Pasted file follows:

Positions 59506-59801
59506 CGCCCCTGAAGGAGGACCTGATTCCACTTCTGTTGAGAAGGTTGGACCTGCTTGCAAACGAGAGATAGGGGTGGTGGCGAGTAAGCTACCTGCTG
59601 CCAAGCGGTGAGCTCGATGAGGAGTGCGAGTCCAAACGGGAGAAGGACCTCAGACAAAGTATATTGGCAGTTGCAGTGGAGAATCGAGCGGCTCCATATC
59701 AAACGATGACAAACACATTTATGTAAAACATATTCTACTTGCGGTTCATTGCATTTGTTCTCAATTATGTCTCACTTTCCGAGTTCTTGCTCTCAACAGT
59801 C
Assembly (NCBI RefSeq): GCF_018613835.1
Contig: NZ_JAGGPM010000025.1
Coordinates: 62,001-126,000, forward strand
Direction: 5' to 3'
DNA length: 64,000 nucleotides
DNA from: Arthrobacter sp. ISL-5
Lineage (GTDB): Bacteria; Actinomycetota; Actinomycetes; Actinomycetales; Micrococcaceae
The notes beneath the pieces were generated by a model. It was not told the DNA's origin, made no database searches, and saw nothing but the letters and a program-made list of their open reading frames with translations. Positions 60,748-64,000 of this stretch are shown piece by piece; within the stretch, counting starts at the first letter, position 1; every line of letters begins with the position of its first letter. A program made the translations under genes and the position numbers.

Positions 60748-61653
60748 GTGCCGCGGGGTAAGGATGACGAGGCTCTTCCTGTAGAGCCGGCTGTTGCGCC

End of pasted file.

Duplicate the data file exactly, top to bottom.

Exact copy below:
Positions 59506-59801
59506 CGCCCCTGAAGGAGGACCTGATTCCACTTCTGTTGAGAAGGTTGGACCTGCTTGCAAACGAGAGATAGGGGTGGTGGCGAGTAAGCTACCTGCTG
59601 CCAAGCGGTGAGCTCGATGAGGAGTGCGAGTCCAAACGGGAGAAGGACCTCAGACAAAGTATATTGGCAGTTGCAGTGGAGAATCGAGCGGCTCCATATC
59701 AAACGATGACAAACACATTTATGTAAAACATATTCTACTTGCGGTTCATTGCATTTGTTCTCAATTATGTCTCACTTTCCGAGTTCTTGCTCTCAACAGT
59801 C
Assembly (NCBI RefSeq): GCF_018613835.1
Contig: NZ_JAGGPM010000025.1
Coordinates: 62,001-126,000, forward strand
Direction: 5' to 3'
DNA length: 64,000 nucleotides
DNA from: Arthrobacter sp. ISL-5
Lineage (GTDB): Bacteria; Actinomycetota; Actinomycetes; Actinomycetales; Micrococcaceae
The notes beneath the pieces were generated by a model. It was not told the DNA's origin, made no database searches, and saw nothing but the letters and a program-made list of their open reading frames with translations. Positions 60,748-64,000 of this stretch are shown piece by piece; within the stretch, counting starts at the first letter, position 1; every line of letters begins with the position of its first letter. A program made the translations under genes and the position numbers.

Positions 60748-61653
60748 GTGCCGCGGGGTAAGGATGACGAGGCTCTTCCTGTAGAGCCGGCTGTTGCGCC